Category Archives: Politics and sociology

How the incomprehensible becomes commonplace

I’m not sure why, but nowadays I don’t get many hits from Australian readers on The Hump. Only 2 visitors from NSW in the last month, and Australia at 36 hits comes well below Bangladesh, Vietnam, Romania and the Philippines. And that’s a shame because I’ve visited Australia and have many friends there. And they speak English, kind of. But nowadays it has become an alien land in serious ways.

Posted in Medicine, Politics and sociology | Leave a comment

What is COVID? (Pontius Pilate)

The first article I wrote for the then-prestigious World Medicine, though it took a few months to get published in October 1981, was a tongue in cheek piece called Tonsillitis and the march of science.

Posted in Medicine, Politics and sociology, Science, Theology | 2 Comments

Another bit of the jigsaw

I’ve remarked before on the common pattern I’ve seen among those scientists and medics who have become sceptical of the whole COVID narrative. Sometimes such people have told their own story, and sometimes one has seen it emerge in real time on their blogs and videos over the months, as their thinking develops. But it goes a bit like this.

Posted in Medicine, Politics and sociology, Science | 3 Comments

How are the vaccines going nine months on?

Back at the beginning of December, when the world was young, I did a piece on the newly-authorised (albeit for emergency use) MRNA vaccines, and included a list of ten reasons one might consider delaying or refusing the vaccinations. I thought it might be interesting to see how things are panning out nine months later, using the same list for headings.

Posted in Medicine, Politics and sociology, Science | 4 Comments

Human healthcare and its algorithmic counterfeit

One small part of the rich tapestry of current misery, in Britain at least, is the ongoing difficulty of getting to see your doctor since COVID closed all the GP practices. I haven’t heard that this is an issue beyond the jurisdiction of our Established Religion, the NHS, but maybe it’s been tried in other parts of the world too. Let me know in the comments.

Posted in Medicine, Politics and sociology | 2 Comments

What was that Espionage Act?

The journalist Julian Assange has been under confinement of various kinds for the last decade, and is now held in solitary at Britain’s top security prison whilst the lawyers debate the appeals to his extradition. Now, as I understand it, the reason is that by releasing whistleblower reports that lifted the lid on government corruption, he is said to have endangered the lives of US operatives and agents, although it seems not to have been possible to produce any actual examples, and the chief witness against him turns out to be a self-confessed perjurer.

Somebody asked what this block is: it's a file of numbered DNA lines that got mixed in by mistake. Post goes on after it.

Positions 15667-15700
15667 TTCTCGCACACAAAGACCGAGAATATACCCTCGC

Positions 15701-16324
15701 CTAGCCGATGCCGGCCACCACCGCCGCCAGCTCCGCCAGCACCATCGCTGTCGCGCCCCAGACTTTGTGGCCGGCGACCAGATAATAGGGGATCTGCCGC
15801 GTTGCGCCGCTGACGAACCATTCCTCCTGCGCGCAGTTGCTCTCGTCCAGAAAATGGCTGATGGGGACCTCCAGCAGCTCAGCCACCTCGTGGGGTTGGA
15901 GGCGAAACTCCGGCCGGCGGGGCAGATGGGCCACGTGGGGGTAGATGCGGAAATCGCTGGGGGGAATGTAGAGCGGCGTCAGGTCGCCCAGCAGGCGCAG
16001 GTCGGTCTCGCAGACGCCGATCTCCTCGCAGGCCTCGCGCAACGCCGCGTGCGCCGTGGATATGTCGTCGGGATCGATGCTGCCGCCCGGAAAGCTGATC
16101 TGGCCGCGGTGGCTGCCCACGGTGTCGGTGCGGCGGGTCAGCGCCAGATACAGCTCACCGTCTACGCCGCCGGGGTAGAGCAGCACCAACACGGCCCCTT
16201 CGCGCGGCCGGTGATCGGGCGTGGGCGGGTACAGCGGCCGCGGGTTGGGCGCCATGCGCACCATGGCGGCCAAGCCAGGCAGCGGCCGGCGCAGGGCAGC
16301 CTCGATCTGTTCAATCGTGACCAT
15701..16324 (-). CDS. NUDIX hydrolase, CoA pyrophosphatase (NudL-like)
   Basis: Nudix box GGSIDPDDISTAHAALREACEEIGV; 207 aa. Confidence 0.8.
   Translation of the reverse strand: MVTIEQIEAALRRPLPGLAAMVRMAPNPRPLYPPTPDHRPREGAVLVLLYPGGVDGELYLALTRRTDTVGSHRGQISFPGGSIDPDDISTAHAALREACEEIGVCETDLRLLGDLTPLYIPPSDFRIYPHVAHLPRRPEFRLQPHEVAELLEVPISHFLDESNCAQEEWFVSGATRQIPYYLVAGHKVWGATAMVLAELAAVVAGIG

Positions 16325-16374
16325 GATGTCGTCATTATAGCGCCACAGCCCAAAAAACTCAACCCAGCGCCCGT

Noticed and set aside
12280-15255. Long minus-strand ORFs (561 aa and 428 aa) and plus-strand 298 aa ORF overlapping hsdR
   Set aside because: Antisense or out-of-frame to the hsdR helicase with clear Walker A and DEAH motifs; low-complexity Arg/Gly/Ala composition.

Posted in Politics and sociology | Leave a comment

Loss of face on masks

Back in the mundane and familiar world of COVID totalitarianism, here’s a graphic that more or less sums up the real-world uselessness of face masks.

Posted in Medicine, Politics and sociology, Science | 5 Comments

Has the Lord not brought it about?

The most significant commentary I’ve seen on the Afghanistan crisis is this prophetic article from American Doug Wilson.

Posted in History, Politics and sociology, Theology | 6 Comments

Blue man bad

Have you noticed the convenient and universal scapegoating that’s going on over President Biden’s Afghanistan debacle? In normal times, a cock-up on this scale would indeed be seen both as a major scandal, but also as a complete aberration or (like the Vietnam withdrawal) as an historical inevitability. In living memory, presidents of greater or lesser competence have come and gone, with their errors usually well-covered, or in some cases (think, for example, of Kennedy’s Bay of Pigs fiasco) seen as blots on otherwise decent records. To err, after all, is human.

Posted in Politics and sociology | 5 Comments

Noble lies are still lies

A US poll on COVID vaccination refusers gives the interesting result that the proportion of refusers is high in the least-educated classes, but highest amongst those at PhD level. It is, of course, rather tempting to identify the lower refusal rate amongst the moderately educated with what some would call “midwits,” but the real significance, it seems to me, is how those educated and interested enough to research the issue are discovering something suspicious. That seems to accord with experience of many I’ve encountered here on The Hump and elsewhere.

Posted in Philosophy, Politics and sociology | 2 Comments